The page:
Journalists’ “likes,” “friends,” “retweets,” etc. on social media don’t reflect favoritism or bias

On his profile on his Facebook page, Denver Post Politics Editor Chuck Plunkett writes:

Please note. As a journalist using social media, my following or friending or liking — and in some cases even retweeting or reposting — is not always meant as an endorsement.

This is a shorter version of a post Plunkett wrote shortly before the election on Facebook:

Friends. I’ve been asked about this a couple of times in recent days, as we are now fully in the final throes of the Election season. The question is whether as a journalist who covers politics it is correct for me to “like” the Obama page or the Romney page. (And I “like” them both.) The problem is that is how Facebook defines what you have to do to follow a page. That’s not — in most cases — how I would describe my interest. I might genuinely “like” a band, for example. But a politician? It’s not the same thing. I’d like to expand on what I have long indicated on my Facebook profile — which probably not everyone reads. For years now, since my earliest origins with Facebook, I have contained in my profile the disclaimer that as a journalist using social media I “friend” and “follow” and “subscribe” and “like” and “retweet” and etc. all manner of people, groups, media, politicians, movements, companies, nonprofits, etc. But my doing so is NOT meant as an endorsement. Rather, I do so in order to see their posts in order to watch for news and whatnot. Increasingly, politicians use social media in the place of the old-school press release or statement. To not follow risks missing something — not that I don’t miss things even when I follow, given what has become the enormous success of these kinds of sites. I hope this makes sense. Bottom line: I do not endorse any politician or political party and do not advocate for any of them either. I have much better things to do with my time.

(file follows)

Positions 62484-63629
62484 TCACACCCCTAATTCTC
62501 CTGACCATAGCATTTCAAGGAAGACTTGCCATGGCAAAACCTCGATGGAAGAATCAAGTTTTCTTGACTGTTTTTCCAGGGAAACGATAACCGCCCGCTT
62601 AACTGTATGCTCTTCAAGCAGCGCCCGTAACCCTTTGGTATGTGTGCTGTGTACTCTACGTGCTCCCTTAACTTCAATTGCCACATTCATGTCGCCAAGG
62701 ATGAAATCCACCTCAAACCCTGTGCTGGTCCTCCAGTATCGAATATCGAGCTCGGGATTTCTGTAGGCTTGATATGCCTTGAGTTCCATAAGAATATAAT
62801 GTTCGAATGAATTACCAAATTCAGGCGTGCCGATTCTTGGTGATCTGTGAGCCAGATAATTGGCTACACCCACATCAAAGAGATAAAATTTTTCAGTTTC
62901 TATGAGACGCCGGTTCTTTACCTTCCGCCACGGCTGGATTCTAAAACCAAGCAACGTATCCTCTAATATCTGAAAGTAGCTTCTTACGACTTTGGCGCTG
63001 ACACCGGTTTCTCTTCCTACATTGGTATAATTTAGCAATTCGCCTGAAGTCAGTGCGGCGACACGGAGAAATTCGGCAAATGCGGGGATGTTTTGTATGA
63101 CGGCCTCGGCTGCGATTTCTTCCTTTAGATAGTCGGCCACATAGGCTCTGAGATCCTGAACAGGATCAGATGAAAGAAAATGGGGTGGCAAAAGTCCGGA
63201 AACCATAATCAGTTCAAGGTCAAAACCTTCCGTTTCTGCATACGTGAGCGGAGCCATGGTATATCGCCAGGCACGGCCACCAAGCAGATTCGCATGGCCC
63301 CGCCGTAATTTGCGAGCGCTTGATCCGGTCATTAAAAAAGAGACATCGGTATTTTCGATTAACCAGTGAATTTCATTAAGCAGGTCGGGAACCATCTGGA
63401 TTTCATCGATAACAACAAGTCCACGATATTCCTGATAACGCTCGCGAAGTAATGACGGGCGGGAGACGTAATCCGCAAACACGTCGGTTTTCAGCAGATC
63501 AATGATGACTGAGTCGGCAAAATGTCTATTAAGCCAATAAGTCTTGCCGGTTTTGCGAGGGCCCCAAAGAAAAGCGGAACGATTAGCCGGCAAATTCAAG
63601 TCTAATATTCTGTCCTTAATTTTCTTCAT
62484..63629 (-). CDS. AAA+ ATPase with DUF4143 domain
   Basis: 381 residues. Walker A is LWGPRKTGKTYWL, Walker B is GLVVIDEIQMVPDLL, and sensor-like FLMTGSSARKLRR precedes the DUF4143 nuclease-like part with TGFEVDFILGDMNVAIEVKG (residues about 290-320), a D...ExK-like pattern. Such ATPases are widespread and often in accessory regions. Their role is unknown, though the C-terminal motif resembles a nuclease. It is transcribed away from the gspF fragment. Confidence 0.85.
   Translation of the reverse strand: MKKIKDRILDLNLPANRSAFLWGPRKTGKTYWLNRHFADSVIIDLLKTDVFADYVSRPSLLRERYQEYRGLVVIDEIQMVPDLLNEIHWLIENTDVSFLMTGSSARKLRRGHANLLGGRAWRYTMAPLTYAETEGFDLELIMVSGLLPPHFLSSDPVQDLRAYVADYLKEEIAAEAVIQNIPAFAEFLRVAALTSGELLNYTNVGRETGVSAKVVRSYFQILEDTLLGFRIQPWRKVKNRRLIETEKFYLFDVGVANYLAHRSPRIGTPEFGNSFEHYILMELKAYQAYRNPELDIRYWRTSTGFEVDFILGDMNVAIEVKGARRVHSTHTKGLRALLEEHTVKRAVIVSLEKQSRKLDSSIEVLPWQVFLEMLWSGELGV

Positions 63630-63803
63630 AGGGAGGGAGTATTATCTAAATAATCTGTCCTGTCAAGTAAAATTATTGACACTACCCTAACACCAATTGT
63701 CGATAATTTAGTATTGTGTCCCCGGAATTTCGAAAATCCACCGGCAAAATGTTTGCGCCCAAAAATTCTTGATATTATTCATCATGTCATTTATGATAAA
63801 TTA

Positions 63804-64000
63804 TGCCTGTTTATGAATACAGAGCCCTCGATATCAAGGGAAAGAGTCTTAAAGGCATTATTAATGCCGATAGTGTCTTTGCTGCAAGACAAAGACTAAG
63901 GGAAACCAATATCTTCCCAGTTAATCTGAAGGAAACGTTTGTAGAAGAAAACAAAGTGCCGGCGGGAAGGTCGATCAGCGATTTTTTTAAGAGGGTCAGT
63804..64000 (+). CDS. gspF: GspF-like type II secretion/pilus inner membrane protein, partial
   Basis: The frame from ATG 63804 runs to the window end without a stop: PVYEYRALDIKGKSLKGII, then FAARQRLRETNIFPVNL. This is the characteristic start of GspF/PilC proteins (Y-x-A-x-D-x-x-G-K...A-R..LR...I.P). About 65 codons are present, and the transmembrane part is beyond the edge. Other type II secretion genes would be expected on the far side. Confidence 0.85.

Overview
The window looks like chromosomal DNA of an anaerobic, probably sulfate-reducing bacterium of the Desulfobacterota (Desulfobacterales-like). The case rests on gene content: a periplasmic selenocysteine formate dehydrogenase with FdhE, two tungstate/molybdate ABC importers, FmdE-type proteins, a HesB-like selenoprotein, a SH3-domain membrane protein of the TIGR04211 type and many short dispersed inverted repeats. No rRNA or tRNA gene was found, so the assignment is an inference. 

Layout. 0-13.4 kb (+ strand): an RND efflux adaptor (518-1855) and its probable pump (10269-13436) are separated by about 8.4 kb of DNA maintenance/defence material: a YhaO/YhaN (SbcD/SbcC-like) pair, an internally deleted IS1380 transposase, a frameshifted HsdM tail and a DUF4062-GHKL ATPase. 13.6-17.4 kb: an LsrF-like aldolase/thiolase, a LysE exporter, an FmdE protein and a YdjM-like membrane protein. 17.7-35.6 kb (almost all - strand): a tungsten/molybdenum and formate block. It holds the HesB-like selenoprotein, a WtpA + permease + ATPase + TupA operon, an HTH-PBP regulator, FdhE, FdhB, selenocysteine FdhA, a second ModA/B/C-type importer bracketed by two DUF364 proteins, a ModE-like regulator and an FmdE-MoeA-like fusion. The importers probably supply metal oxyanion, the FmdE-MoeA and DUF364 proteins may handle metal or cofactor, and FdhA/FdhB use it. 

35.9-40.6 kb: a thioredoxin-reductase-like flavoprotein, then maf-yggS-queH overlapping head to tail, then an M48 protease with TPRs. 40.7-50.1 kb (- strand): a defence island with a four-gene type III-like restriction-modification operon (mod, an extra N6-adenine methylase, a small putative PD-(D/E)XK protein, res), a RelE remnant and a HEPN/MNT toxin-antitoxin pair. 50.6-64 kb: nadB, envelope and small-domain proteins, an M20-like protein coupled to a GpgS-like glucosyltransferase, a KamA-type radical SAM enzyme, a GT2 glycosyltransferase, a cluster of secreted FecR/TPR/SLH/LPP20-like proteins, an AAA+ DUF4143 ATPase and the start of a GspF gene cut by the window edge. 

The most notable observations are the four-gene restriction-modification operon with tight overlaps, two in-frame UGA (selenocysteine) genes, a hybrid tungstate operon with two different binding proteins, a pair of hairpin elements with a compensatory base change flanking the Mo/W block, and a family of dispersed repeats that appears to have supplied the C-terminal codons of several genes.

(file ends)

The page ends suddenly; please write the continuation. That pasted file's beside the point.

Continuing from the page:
To me, that’s common sense, but it’s good Plunkett spells it out for us.

You say, still, what if a guy like Plunkett “likes” or “friends” 100 right-wing groups and 25 lefty ones? What if he re-tweets Scott Gessler (as if Gessler doesn’t tweet his own horn often enough)? Does it mean he favors the right?

It means little or nothing. You don’t know what Plunkett is up to or where he’s getting information, unless you’re a mind reader, and mind readers are the worst kind of media critics–though they are a common kind.

Re-posting, retweeting, even “likes,” by other public figures, like politicians, invites questions, however.

The bottom line is, for journalists, if you think they lean one way or the other, evaluate their actual factual work. Is it fair? Is it accurate?

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